14-Year-Olds Break Into Pro Tennis; Losers and Luaus; World Cup Pays Off

BEFORE an age barrier goes up in women's pro tennis, two precocious teenagers are shedding their amateur wings. Three weeks ago, 14-year-old Martina Hingis of Switzerland was the debutante of record, turning pro at the European Indoors championship in Zurich, where she lost to French Open champion Mary Pierce in the second round. Now it's Venus Williams's turn, as the 14-year-old black who lives in Pompano Beach, Fla., steps up to play in her first Women's Tennis Association (WTA) tour event in Oakland, Calif., beginning Oct. 31.

Spectacular careers have been forecast for both players, but many observers say their decisions to turn pro are premature. Next year the Women's Tennis Council will bar 14-year-olds from regular tour events and require 15-to-17-year-olds to work up to the elite level. By joining the circuit now Hingis and Williams will be exempt from these restrictions.

Martina Navratilova, the new president of the WTA's Tour Players Association, disapproves of what Hingis, who was named for her, has done. Navratilova did not bother to watch Hingis's opening match while both were in Zurich.

Chris Evert, whose success as a teenager triggered the tennis youth movement, has advocated raising the age limit on the women's tour to 16. She cites the various challenges faced by Tracy Austin, Andrea Jaeger, and Jennifer Capriati, who at one time or another were labeled prematurely as the next in the Evert line.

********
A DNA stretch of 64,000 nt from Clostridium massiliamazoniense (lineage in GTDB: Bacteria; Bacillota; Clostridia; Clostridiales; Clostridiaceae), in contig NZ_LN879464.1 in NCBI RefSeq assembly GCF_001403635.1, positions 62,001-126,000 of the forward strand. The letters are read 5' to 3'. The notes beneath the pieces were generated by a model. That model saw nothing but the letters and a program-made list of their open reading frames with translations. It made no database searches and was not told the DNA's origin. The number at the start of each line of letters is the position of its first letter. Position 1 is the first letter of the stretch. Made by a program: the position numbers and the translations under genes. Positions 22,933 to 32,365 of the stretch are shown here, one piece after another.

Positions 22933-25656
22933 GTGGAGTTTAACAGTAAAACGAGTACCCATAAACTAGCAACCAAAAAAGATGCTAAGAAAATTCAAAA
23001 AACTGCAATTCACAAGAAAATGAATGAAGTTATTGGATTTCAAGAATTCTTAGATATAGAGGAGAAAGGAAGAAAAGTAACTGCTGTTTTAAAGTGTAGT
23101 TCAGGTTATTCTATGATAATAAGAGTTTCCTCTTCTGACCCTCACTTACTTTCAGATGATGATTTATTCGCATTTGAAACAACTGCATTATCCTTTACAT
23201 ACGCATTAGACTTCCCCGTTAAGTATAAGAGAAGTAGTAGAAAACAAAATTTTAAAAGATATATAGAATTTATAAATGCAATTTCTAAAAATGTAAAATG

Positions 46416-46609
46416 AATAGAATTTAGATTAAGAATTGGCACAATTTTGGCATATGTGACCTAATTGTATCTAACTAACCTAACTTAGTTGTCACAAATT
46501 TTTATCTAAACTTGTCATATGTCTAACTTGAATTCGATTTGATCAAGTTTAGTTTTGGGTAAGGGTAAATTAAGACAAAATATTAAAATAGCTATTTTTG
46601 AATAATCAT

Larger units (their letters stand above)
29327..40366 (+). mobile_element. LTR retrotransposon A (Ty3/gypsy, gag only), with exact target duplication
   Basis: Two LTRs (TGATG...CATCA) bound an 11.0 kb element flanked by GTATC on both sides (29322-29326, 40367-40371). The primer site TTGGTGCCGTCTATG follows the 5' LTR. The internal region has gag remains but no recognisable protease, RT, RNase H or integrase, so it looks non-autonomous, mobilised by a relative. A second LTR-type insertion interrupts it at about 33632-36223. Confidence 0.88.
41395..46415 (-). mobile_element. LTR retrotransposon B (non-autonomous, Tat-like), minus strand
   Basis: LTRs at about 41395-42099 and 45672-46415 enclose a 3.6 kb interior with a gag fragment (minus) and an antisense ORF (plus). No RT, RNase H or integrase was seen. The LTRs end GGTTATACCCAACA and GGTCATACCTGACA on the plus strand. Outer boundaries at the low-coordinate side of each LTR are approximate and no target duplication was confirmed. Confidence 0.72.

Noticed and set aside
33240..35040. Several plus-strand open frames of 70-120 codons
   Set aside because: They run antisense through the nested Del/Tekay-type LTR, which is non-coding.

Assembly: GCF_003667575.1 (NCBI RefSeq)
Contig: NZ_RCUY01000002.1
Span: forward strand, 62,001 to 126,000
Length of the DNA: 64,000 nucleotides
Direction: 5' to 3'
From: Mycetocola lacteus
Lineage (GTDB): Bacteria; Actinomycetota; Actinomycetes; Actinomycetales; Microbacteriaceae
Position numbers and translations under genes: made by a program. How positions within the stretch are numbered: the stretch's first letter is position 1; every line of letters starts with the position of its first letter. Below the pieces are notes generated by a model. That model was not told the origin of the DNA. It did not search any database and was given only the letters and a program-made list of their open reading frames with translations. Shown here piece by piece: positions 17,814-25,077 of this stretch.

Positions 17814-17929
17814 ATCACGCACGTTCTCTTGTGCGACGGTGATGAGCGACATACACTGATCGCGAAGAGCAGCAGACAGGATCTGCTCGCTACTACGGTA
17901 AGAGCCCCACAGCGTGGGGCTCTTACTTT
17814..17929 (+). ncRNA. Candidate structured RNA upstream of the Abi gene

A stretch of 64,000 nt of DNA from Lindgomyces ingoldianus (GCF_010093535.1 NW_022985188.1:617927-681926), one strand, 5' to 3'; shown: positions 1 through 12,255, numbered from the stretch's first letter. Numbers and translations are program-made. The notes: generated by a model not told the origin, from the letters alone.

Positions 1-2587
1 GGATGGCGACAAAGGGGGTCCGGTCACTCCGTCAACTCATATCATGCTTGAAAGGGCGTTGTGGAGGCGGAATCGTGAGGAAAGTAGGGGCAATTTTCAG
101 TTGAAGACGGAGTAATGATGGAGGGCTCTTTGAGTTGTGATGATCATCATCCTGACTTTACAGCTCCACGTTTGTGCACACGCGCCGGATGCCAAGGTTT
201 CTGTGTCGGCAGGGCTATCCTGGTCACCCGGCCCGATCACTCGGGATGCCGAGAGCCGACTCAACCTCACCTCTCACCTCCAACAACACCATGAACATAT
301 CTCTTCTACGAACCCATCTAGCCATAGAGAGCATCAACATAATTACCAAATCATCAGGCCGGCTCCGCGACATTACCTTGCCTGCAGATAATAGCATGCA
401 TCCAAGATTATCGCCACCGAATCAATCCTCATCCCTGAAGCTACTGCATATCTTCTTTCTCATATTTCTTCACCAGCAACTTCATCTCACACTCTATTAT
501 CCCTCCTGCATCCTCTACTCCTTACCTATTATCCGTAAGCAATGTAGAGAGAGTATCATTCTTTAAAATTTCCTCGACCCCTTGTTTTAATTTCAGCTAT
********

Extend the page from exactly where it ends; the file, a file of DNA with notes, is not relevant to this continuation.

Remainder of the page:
Evert has said some of the young players making millions on the pro tour are too young to make any decisions for themselves.

Although Evert played in pro tournaments while still in high school, she didn't turn pro until she graduated. A player's career and financial success, she once told USA Today, should not interrupt the family's structure.

@HEADBRIEF = Touching other bases

* According to a report in last week's Boston Globe, the Big East Conference is working on a tentative deal that would send the loser of the Nov. 12 Boston College-Syracuse football game to the Aloha Bowl in Honolulu on Christmas Day. Makes you wonder what the incentive to win is, doesn't it? The answer, presumably, is a higher national ranking from playing in a more prestigious mainland bowl. This would bring the school more money, but one suspects some of the players, if given the choice, would opt for Hawaii. Just how Boston College's disappointing 7-7 tie with Rutgers on Saturday will impact anybody's luau plans is hard to say.

* As major-league baseball teams secure new managers, one is struck by media images of baseball managers in street clothes, not uniforms. In virtually every other sport, the coaches wear street clothes. In baseball, where playing managers and coaches were once common, donning team garb is traditional. It helps that the uniforms approximate street attire. Just imagine a basketball coach in shorts and a tank top.

* With the financial results in from last summer's World Cup soccer tournament, the event's board of directors has voted to pay Alan Rothenberg, who ran the Cup, $7 million. Rothenberg turned down a $350,000 annual salary upon taking the reins of World Cup USA, preferring his worth be determined after the fact. He's not complaining about the outcome.

* One of the most striking sights at the 1984 Olympics was the Fuji blimp hovering over Los Angeles, a sure sign that - in the brave new world of Olympic sponsorship - the name of the game was money, not national ties. The rules won't be any different in 1998. The Eastman Kodak Company of Rochester, N.Y., outbid Fuji last week to become the first international sponsor of the '98 Winter Games -

in Nagano, Japan.

* The Navy-Notre Dame football rivalry, such as it is, transcends geography. The series has touched down in Baltimore, Philadelphia, Chicago, Cleveland, East Rutherford, N.J., and South Bend, Ind., where the 68th game in the series will be played Oct. 29. Never have the two schools met on the Annapolis campus. Navy's football stadium simply isn't large enough.

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